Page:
ENID, Okla. —
Inside a relatively quiet Paul J. Outhier Field House on a sleepy, rainy Wednesday night at Chisholm High School, Longhorn boys basketball coach Cody Spurlock led his team in a practice before empty stands, the most excitement coming from a brand new, stylized mat for Chisholm’s student section to pound out intimidation to visiting teams.
In little more than 12 hours, the silence — interrupted only by the rhythmic thunk-thunk of basketballs pounding at a practice pace — will be replaced by fans of eight teams jockeying to be the loudest in the 44th annual Wheat Capital Tournament scheduled to open at 10:30 a.m. today.
“It gets loud, and a lot of times, in those late games especially, and in the finals, you can hardly find a seat,” Spurlock said. “It’s state tournament atmosphere many times in the Wheat Capital, so it’s fun."
Unless you happen to be a team in the bracket, of course. The 44th rendition of the Wheat Capital Tournament boasts one of the most challenging brackets in recent memory.
Schedule for Thursday games is as follows: Girls: 10:30 a.m., Kingfisher vs. Pioneer; 1:30, Blackwell vs. Alva; 3:50, Perry vs. Chisholm; 6:30, Fairview vs. Guymon. Boys: 11:50, Pioneer vs. Alva; 2:30, Perry vs. Fairview; 5:10, Blackwell vs. Guymon; 7:50, Kingfisher vs. Chisholm
Alva (8-1) and Fairview (9-1) are favored to meet in the final game of the girls field, the two 2A teams boasting the field’s only two nods by OKrankings.com.
Fairview, which won its last road game 54-21 against host Chisholm on Friday, enters play ranked No. 3 in 2A, just ahead of No. 6 Alva.
Alva won the teams’ only matchup this season, beating the Lady Jackets 67-52 in Fairview behind a career-high 24 from super frosh Jaden Hobbs, who leads the team with 18 points per game and is among the must-see players in the Wheat Capital field.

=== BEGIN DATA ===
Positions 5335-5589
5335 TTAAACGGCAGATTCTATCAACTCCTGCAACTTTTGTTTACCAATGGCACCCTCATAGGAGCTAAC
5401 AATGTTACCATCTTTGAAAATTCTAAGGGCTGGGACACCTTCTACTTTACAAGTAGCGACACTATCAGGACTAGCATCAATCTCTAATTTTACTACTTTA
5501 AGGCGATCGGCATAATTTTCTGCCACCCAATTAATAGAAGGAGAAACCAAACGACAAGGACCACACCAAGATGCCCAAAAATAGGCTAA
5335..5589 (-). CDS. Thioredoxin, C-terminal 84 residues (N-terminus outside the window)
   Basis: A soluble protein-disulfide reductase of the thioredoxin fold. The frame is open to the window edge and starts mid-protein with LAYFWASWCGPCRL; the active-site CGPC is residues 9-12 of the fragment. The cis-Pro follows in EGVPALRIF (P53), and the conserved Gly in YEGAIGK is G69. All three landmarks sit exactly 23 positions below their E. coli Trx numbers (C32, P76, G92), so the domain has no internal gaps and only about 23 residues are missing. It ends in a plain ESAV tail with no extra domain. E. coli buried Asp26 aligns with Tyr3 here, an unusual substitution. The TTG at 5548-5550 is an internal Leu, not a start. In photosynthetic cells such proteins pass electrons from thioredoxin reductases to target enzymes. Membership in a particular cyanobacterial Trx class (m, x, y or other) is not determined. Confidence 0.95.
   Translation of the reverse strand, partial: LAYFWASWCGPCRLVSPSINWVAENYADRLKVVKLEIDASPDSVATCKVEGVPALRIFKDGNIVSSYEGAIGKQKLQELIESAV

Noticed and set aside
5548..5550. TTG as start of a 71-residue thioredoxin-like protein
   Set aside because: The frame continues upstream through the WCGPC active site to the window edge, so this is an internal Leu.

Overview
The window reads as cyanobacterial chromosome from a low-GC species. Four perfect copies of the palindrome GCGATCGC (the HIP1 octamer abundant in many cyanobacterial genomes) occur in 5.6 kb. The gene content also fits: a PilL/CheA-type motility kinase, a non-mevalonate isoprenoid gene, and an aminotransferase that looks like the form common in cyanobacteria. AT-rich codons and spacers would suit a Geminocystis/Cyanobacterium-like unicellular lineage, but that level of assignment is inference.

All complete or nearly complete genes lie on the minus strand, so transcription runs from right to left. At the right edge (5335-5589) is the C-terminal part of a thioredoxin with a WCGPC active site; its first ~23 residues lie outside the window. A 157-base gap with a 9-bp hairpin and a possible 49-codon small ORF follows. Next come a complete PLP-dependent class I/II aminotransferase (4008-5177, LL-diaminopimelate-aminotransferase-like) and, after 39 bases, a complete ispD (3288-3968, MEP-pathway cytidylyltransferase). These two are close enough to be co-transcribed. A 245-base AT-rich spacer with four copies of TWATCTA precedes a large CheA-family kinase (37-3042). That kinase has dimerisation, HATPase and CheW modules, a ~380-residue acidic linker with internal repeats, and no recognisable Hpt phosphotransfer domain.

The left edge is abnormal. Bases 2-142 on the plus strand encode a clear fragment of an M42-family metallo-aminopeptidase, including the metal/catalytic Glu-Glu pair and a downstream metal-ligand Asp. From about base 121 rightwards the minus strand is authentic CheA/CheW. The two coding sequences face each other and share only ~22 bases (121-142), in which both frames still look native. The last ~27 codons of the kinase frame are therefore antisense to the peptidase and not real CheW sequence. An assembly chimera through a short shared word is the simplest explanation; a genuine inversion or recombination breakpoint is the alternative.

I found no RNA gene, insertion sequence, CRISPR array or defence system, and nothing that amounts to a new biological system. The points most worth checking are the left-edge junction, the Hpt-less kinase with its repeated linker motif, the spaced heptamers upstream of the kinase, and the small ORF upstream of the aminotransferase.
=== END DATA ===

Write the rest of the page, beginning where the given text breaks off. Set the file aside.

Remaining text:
The homestanding Lady Longhorns are the field’s only other winning team at 6-4, thanks in large part to sophomore Megan Galusha’s team-best 15.1 points per game, and Pioneer is the only .500 team, earning a win Tuesday to pull to 4-4, tying last season’s win total.
“The favorite is definitely Fairview, and obviously Alva right behind them,” said Lady Mustangs coach Slade Young. “I think we’re improving (going into the tournament). We’re 4-4, and last year we won four games … I think if we play hard, we can compete with anybody, pretty much.”
Chisholm’s Reid Weber (team-best 10.3 points per game) and Pioneer’s Blake Gabriel (13.7) will look to take advantage of the hometown crowd — more so in Weber’s case — against a stacked boys bracket that features four teams ranked in the top 20 of their respective classes.
Top-seed Blackwell was handed its first defeat after seven straight wins, falling in decisive fashion Tuesday to No. 2 seed Alva, 67-45. Then again, Alva, now 8-2, was beaten by those same Maroons to open their season.
Meanwhile, defending Wheat Capital champion Pioneer (2-6) has won two straight since the return of 6-foot-8 sophomore forward Colby Koontz, most recently dispatching Dover by 40 points. Chisholm, though among the field’s less successful teams early in the season at 3-7, already has beaten Pioneer, and played close with both Blackwell and fellow favorite Fairview (8-2) for a half in each contest before fading down the stretch.
Kingfisher, 5-1 and ranked 11th in class 3A, won the tournament in 2010.
“The boys side is one of the toughest we’ve had for a while, as far as one-through-eight,” Spurlock said. “When you look at all the teams, I think any team has a chance to beat any team on any night in this tournament. If you’re going to win it, you’d better bring your game three days in a row.”
“It’s always tough,” said Pioneer coach Brandon Gallagher, who coached tournament winners in 2009 and 2011. “The years that we’ve been fortunate enough to win it, I’ve always felt really like we’ve accomplished something because the field is so tough. But we’ve gone in there with some really, really good teams and lost two games, too, so you better go out there and play … We’ve got a tough weekend coming up, because everybody in there’s going to be pretty good.”
In short, the field is formidable from every angle.
“I wouldn’t put my money on any one specific team,” Spurlock concluded. “It could be anybody in this entire field.”